When did you start planning the site?
We started planning the site in October 1995 but we didn't work on it too much until May this year. It went up in early June.
Who designed it?
I worked with Albert Hampson, business manager for hotel services, and John Simms, head of hotel services, on a storyboard concept. We brought in a third party, Net Info, to create the pages. The data comes from an Ingres relational database and is piped out into flat files, which pass through a Lotus Notes process to generate 10,000 Web pages on a Windows NT server. The site is updated monthly although we could do it every day.
What was the hardest thing about getting your site up on the Web?
Convincing the directorate to give us money.
What future benefits will it provide?
The eventual benefit will be greater awareness of the AA's accredited hotel scheme. You have to show you're progressive in technology as well as commercially.
What future developments do you anticipate?
We will link the site to online booking services and special areas for members only - online routeing services, mapping information and car test reports, perhaps. It could mean creating an AA service worldwide with 50 million members instead of 10 million.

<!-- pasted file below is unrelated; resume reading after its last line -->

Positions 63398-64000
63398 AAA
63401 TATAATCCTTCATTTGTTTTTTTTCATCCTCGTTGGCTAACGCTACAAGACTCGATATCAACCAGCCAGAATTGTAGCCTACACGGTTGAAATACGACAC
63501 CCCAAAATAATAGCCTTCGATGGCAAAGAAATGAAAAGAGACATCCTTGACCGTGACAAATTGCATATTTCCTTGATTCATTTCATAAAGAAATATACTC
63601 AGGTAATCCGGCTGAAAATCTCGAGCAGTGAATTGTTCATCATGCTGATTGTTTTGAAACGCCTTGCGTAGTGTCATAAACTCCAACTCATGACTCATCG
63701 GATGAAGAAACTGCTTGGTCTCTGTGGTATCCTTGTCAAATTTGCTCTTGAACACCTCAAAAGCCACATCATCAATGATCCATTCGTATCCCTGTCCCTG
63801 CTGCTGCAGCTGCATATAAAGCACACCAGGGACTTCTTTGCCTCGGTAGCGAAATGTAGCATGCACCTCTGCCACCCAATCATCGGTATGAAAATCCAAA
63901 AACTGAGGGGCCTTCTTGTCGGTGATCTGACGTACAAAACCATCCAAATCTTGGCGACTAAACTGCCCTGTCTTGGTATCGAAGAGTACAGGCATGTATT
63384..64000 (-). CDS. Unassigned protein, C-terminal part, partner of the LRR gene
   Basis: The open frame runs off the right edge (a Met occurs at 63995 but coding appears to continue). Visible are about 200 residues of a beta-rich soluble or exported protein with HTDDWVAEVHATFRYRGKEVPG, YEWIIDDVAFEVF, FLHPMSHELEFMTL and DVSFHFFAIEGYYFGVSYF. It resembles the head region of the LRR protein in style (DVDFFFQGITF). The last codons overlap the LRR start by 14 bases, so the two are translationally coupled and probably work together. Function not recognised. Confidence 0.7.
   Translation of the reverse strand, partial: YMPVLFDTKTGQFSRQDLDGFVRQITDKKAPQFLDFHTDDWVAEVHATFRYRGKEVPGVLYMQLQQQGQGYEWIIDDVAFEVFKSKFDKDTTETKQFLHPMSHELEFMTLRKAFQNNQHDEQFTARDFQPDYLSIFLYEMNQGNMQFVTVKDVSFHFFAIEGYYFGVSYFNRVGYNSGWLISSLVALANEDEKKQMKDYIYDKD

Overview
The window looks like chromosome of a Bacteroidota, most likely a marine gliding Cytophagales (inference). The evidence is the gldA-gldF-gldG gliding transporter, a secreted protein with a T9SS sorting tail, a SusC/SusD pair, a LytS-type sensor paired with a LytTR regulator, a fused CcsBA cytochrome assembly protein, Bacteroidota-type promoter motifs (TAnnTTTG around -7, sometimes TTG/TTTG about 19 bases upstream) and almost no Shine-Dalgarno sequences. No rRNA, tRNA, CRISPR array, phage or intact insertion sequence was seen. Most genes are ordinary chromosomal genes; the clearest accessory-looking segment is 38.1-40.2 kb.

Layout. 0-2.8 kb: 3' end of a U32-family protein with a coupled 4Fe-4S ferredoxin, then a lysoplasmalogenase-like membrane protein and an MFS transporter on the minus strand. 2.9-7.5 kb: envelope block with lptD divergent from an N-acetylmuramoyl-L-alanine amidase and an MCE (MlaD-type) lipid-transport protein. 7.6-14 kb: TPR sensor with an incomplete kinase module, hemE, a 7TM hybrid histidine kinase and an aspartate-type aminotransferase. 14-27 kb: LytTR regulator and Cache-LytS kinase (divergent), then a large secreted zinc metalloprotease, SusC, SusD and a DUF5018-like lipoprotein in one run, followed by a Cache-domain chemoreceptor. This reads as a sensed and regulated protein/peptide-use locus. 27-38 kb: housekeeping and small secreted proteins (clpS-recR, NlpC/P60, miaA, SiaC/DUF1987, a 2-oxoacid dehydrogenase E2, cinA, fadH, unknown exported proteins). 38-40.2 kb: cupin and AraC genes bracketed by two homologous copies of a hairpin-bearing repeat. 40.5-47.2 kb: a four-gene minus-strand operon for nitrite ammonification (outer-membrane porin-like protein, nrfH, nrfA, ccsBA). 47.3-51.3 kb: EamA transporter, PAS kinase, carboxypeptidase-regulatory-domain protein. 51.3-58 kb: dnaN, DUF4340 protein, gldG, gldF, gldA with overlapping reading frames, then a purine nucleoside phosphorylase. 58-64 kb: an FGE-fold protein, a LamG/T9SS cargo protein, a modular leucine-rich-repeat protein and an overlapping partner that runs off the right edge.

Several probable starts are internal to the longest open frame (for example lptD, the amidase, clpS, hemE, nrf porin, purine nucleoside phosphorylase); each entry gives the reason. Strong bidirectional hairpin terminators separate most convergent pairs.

Would you like to start charging for the information?
Of course we would. That's why we're looking at extra benefits for members only. After all, CompuServe and AOL are club concepts too.
What's your favourite Web site?
Alta Vista has to be one of them - it's the best of the search engines.
And Paul's Beer Page is quite good.
What's the most important thing about the Internet?
The global village of shared information. When we're explaining the Internet to people in the company, we just ask them: what do you want to know?
We've never failed to find anything on any subject. It's a monstrous beast, full of information.
How much traffic does your site receive?
We measure people, not hits. Hits are meaningless. In an average week we receive 6,500 to 7,000 visitors. The site went live on a Sunday evening and by Monday morning we'd had a call from a hotel owner who was delighted to have received his first Internet booking.
What's your advice to other businesses who are thinking of getting on the Web?
Just try it and see. If you don't you'll never get the real benefits.
Don't be frightened of it. It can't bite you.
ROFL "Banks have been around for years and used to get robbed a lot. People didn't stop putting money into them."
Jim Clark - not the dead racing driver but Netscape's CEO, explaining why in his opinion Internet security isn't an issue, in his keynote address to the Gartner Group's IEC conference Suppose the highways were like the Net ... AOL would be a giant diesel-smoking bus with hundreds of ebola victims on board, throwing dead wombats and rotten cabbage at the other cars, most of which have been assembled at home from kits."
An unnamed staffer in the AOL productions department.
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